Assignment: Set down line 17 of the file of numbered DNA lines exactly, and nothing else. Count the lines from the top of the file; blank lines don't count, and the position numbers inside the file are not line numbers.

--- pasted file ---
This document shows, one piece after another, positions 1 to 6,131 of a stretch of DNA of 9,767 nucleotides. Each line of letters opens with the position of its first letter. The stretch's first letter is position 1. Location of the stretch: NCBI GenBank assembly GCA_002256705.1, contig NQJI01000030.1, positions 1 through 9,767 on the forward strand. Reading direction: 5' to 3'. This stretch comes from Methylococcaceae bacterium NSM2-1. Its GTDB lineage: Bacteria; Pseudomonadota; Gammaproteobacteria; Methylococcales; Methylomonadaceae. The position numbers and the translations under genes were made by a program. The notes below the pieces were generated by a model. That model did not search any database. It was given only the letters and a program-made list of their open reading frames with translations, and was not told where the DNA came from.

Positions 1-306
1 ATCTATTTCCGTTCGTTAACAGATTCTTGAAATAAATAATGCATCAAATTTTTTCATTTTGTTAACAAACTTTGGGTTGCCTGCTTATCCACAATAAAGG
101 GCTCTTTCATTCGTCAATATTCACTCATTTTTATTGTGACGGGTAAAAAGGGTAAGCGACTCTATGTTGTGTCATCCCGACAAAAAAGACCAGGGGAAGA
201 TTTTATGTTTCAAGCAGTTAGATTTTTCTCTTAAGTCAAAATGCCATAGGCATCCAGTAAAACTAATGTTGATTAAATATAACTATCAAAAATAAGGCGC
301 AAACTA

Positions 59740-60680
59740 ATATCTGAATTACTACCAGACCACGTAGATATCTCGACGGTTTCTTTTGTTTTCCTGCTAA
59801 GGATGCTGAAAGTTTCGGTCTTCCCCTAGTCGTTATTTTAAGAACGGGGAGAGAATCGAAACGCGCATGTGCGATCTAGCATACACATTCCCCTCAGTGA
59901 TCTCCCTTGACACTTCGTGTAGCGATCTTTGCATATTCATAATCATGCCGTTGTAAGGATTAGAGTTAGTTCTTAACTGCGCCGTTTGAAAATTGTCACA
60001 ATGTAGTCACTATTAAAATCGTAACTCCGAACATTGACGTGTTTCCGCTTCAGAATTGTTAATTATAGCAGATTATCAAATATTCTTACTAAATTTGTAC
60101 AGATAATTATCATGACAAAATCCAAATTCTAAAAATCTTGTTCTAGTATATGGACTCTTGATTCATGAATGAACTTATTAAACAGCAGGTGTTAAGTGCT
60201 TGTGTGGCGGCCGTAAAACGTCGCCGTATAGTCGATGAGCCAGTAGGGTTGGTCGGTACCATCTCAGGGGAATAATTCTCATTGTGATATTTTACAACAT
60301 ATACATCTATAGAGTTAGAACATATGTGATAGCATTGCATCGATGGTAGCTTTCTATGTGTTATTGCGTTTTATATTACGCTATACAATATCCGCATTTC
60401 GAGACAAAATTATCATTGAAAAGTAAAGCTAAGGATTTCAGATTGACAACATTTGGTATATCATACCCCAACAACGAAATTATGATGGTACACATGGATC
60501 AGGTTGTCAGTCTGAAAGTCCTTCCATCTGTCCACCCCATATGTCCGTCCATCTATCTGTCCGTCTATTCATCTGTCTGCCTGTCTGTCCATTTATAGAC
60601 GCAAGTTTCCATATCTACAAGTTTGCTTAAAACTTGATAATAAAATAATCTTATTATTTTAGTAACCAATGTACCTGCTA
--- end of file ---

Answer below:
60601 GCAAGTTTCCATATCTACAAGTTTGCTTAAAACTTGATAATAAAATAATCTTATTATTTTAGTAACCAATGTACCTGCTA